During our last live session, we discussed in detail the concept of filter bubbles. The condition in which we isolate ourselves inside an environment where everyone around us agrees with our points of view. It is being said a lot lately, not just during our live session, that these filter bubbles are exacerbated by business models and algorithms that power most of the internet. For example, Facebook runs on algorithms that aim to show the users the information that Facebook thinks they will be most interested in based on what the platform knows about them. So if you are on Facebook and like an article from a given source, chances are you will continue to see more articles from that and other similar sources constantly showing up on your feed and you will probably not see articles from other publications that are far away in the ideological spectrum. The same thing happens with Google News and Search, Instagram feeds, Twitter feeds, etc. The information that you see flowing through is based on the profile that these platforms have built around you and they present the information that they think best fits that profile.
Filter bubbles are highlighted as big contributors to the unexpected outcomes of some major political events around the world during 2016 such as the UK vote to exit the European Union as well as the result of the US presidential election in favor of Donald Trump. The idea is that in a politically divided society, filter bubbles make it even harder for groups to find common ground, compromise, and work towards a common goal. Another reason filter bubbles are seen as highly influential in collective decision making is that people tend to trust other individuals in their own circles much more than “impartial” third parties. For example, a person would much rather believe what his or her neighbor is posting on the Facebook wall over what the article in a major national newspaper is reporting on, if the two ideas are opposed to each other, even if the newspaper is a longstanding and reputable news outlet.
This last effect is to me, the most detrimental aspect of internet-based filter bubbles. Because it lends itself for easy exploitation and abuse. With out-of-the-box functionality, these platforms allow trolls and malicious agents to easily identify and join like-minded cohorts and present misleading and false information pretending to be just another member of the trusted group. This type of exploitation is currently being exposed and documented, for example, as part of the ongoing investigation on Russian meddling in the 2016 US Presidential election. But I believe that the most unsettling aspect of this is not the false information itself, it is the fact that that the tools being used to disseminate it are not backdoor hacking or sophisticated algorithms. It is being done using the very core and key functionality of the platforms, which is the ability of third party advertisers to identify specific groups in order to influence them with targeted messages. That is the core business model and selling point of all of these large internet companies and I believe it is fundamentally flawed.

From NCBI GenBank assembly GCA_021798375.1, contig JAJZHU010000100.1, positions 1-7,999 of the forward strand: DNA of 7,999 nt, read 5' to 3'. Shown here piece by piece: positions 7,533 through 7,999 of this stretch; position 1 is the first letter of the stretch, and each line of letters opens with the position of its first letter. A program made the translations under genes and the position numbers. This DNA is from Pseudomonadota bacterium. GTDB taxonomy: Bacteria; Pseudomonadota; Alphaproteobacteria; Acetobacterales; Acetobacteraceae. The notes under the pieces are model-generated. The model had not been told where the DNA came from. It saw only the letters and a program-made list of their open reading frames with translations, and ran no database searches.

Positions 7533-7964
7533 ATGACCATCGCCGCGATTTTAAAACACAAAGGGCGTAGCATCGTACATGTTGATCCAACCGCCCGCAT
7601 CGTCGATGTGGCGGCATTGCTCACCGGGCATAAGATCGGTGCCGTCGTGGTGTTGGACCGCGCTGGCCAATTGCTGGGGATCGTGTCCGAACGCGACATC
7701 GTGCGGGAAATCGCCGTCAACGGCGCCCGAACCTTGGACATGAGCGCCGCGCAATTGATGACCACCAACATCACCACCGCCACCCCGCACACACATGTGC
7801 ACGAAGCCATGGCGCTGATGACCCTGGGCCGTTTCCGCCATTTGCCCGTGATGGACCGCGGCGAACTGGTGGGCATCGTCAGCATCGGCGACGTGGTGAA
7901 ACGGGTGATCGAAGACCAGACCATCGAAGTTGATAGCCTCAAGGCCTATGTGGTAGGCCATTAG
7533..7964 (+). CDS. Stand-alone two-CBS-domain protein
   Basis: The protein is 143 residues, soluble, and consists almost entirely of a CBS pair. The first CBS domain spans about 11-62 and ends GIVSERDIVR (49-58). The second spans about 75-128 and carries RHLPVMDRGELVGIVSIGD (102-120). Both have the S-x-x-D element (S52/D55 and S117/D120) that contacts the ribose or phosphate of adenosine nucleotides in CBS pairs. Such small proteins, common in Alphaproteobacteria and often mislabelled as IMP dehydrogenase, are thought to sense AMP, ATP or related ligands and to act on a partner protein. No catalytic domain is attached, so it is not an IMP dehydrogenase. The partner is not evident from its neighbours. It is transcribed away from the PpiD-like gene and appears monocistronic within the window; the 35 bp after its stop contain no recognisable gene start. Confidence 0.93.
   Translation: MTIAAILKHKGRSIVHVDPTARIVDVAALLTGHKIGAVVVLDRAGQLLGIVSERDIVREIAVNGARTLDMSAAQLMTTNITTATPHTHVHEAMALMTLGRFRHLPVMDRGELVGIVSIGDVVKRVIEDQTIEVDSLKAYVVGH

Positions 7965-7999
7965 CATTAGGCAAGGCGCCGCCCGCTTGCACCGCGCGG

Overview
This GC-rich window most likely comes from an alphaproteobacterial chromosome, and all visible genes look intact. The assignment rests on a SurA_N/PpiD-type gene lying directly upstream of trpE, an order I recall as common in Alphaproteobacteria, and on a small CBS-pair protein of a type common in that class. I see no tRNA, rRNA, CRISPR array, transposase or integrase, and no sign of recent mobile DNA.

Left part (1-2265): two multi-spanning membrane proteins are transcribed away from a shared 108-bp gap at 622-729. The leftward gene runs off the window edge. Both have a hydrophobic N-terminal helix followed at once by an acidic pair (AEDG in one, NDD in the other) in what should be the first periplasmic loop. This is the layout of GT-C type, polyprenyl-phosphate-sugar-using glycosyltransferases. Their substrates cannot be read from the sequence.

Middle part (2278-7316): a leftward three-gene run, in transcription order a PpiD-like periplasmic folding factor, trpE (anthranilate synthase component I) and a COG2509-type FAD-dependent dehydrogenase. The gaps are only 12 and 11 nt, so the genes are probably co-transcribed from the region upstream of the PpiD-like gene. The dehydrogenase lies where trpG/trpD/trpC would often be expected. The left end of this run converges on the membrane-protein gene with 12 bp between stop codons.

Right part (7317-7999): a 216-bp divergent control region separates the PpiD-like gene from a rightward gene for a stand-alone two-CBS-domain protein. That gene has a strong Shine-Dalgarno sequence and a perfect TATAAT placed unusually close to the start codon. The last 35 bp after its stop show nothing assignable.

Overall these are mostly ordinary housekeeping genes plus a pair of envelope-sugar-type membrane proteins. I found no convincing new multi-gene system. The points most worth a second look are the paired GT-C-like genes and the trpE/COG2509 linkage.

So can we fix it? Do we need to pop out the filter bubbles and reach across the aisle? That would be certainly helpful. But very difficult to implement. Filter bubbles have always been around. I remember in my early childhood, in the small town where I grew up, pretty much everyone around me believe somewhat similar things. We all shared relatively similar ideas, values, and world views. That is natural human behavior. We thrive in tribes. But because we all knew each other, it was also very difficult for external agents to use that close knit community to disguise false information and propaganda. So my recommendation to these big internet companies, would not necessarily be to show views and articles across a wider range of ideas. That’d be nice. But most importantly, I would ask for them to ensure that the information shared by their advertisers and the profiles they surface on users’ feeds are properly vetted out. Put truth before bottom lines.